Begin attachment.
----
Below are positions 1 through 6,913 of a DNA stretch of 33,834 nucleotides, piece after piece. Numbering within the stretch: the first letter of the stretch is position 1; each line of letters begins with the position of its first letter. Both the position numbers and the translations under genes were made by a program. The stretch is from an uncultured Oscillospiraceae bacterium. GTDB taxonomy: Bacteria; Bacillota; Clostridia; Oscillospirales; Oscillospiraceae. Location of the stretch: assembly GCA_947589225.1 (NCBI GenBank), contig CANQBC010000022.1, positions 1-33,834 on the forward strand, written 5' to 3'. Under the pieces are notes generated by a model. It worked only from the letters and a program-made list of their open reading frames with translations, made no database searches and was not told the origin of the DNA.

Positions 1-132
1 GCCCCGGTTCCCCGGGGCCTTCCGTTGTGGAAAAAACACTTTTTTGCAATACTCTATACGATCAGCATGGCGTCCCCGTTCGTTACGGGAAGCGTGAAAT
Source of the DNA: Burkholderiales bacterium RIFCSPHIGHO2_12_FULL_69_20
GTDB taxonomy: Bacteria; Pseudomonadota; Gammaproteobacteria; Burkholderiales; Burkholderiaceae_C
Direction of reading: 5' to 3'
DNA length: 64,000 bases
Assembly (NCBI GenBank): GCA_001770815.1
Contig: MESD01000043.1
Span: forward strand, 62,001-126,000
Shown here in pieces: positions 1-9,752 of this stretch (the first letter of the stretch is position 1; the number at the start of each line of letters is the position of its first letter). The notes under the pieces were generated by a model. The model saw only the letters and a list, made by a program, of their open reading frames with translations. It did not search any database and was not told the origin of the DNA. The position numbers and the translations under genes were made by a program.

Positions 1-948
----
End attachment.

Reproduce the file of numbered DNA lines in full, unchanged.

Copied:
Below are positions 1 through 6,913 of a DNA stretch of 33,834 nucleotides, piece after piece. Numbering within the stretch: the first letter of the stretch is position 1; each line of letters begins with the position of its first letter. Both the position numbers and the translations under genes were made by a program. The stretch is from an uncultured Oscillospiraceae bacterium. GTDB taxonomy: Bacteria; Bacillota; Clostridia; Oscillospirales; Oscillospiraceae. Location of the stretch: assembly GCA_947589225.1 (NCBI GenBank), contig CANQBC010000022.1, positions 1-33,834 on the forward strand, written 5' to 3'. Under the pieces are notes generated by a model. It worked only from the letters and a program-made list of their open reading frames with translations, made no database searches and was not told the origin of the DNA.

Positions 1-132
1 GCCCCGGTTCCCCGGGGCCTTCCGTTGTGGAAAAAACACTTTTTTGCAATACTCTATACGATCAGCATGGCGTCCCCGTTCGTTACGGGAAGCGTGAAAT
Source of the DNA: Burkholderiales bacterium RIFCSPHIGHO2_12_FULL_69_20
GTDB taxonomy: Bacteria; Pseudomonadota; Gammaproteobacteria; Burkholderiales; Burkholderiaceae_C
Direction of reading: 5' to 3'
DNA length: 64,000 bases
Assembly (NCBI GenBank): GCA_001770815.1
Contig: MESD01000043.1
Span: forward strand, 62,001-126,000
Shown here in pieces: positions 1-9,752 of this stretch (the first letter of the stretch is position 1; the number at the start of each line of letters is the position of its first letter). The notes under the pieces were generated by a model. The model saw only the letters and a list, made by a program, of their open reading frames with translations. It did not search any database and was not told the origin of the DNA. The position numbers and the translations under genes were made by a program.

Positions 1-948